Party over and no one is any wiser for it, none of the guests now sudden millionaires. Was anybody on the guest list who did not attend? Jackie and Annie aren’t sure and look the list over. Of course! Ned Devine. A no-show. How strange is that, because everyone knows how much Ned loves parties and socialising. What’s the meaning of it? It’s late, Jackie tries to sleep, can’t, gets up, puts his raincoat on, walks out into the storm, makes his way down to the beach where Ned’s small stone cottage is located.
Ned, are you in there? Ned, wake up! Jackie is pounding on Ned’s front door. No answer, no light on inside. The front door is unlatched and Jackie walks in. He has brought leftovers from the party with him: a chicken leg, an apple tart, some ale.
Ned, it’s Jackie. Are you awake?
Ned isn’t awake. In fact, Ned will never be awake again.
The TV in Ned’s bedroom is on (nothing but snow and static), and there on the bed Ned rests upright, his eyes wide open, his mouth smiling, the winning lottery ticket in his hand, fortune turned to misfortune in an instant, the shock of winning the death of him.
Jackie takes the ticket and trudges back home. There he and Annie marvel at it, shaking their heads in wonder at the cruel irony of fate and God’s crazy, mysterious ways. Both conclude Ned wouldn’t have spent the money on himself. He would have shared it with everyone in the village.
That night in bed Jackie has a dream bearing a premonition for him. In the dream he and Ned are fishing on a placid local lake. The sun is bright and golden, its light sparkling on the water. Jackie rows while Ned eats a plate full of chicken.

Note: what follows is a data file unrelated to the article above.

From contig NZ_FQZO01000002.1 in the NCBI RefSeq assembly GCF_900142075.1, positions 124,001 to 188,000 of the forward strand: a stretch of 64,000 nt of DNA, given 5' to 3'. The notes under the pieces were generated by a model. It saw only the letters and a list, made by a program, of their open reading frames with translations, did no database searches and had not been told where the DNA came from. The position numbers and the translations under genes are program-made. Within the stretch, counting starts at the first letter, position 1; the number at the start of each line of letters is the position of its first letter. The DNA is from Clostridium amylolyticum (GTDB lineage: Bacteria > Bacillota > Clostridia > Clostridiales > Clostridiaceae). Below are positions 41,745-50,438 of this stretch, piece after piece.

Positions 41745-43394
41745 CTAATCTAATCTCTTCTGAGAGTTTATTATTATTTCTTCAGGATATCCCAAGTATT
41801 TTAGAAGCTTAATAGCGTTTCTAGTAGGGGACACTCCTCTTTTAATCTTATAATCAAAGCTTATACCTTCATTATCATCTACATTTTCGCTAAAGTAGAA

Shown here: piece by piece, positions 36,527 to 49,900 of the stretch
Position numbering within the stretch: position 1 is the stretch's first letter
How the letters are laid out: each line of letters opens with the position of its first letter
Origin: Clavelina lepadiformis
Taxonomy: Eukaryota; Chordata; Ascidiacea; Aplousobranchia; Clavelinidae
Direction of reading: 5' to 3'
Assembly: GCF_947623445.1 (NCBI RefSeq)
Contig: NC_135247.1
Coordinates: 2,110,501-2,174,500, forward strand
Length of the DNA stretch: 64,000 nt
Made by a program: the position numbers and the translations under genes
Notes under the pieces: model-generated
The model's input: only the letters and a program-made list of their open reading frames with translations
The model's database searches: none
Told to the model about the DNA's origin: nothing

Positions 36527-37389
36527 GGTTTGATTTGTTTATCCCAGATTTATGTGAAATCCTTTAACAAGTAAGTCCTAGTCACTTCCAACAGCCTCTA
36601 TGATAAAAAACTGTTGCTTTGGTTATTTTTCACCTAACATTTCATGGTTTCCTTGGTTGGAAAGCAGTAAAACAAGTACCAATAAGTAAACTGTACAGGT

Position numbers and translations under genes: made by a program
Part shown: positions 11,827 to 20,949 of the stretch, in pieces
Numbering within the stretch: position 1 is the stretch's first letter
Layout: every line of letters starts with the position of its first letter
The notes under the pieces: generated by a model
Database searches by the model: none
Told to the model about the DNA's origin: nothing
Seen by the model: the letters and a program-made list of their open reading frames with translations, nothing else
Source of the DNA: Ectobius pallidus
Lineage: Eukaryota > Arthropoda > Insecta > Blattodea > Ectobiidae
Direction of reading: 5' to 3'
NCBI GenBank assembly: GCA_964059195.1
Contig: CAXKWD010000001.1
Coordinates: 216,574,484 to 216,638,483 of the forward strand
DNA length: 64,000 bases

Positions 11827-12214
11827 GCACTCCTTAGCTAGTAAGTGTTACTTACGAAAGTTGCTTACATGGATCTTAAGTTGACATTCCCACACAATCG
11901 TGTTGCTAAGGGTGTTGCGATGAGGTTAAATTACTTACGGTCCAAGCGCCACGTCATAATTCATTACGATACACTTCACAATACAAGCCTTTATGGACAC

Here, Jackie, take some of this, Ned says. But Jackie is full and needs no more chicken.
Next morning Jackie explains the meaning of the portentous dream to Annie.
The chicken is the money, Jackie says. Ned wants us to have it. He is generous and wants to spread the wealth.
Fine, Annie says. Even so, the money is Ned’s, not the property of anyone else in the village. If Jackie is caught it’s a felony offence. No short-term jail time for him. Instead, a long prison term of at least 10 years. Jackie knows it but can’t get Ned’s dream out of his head and memory.
Jackie and Michael get together early that morning and go back to Ned’s cottage. Michael is frightened and appalled to see talkative, sociable Ned now in his present quiet eternal condition.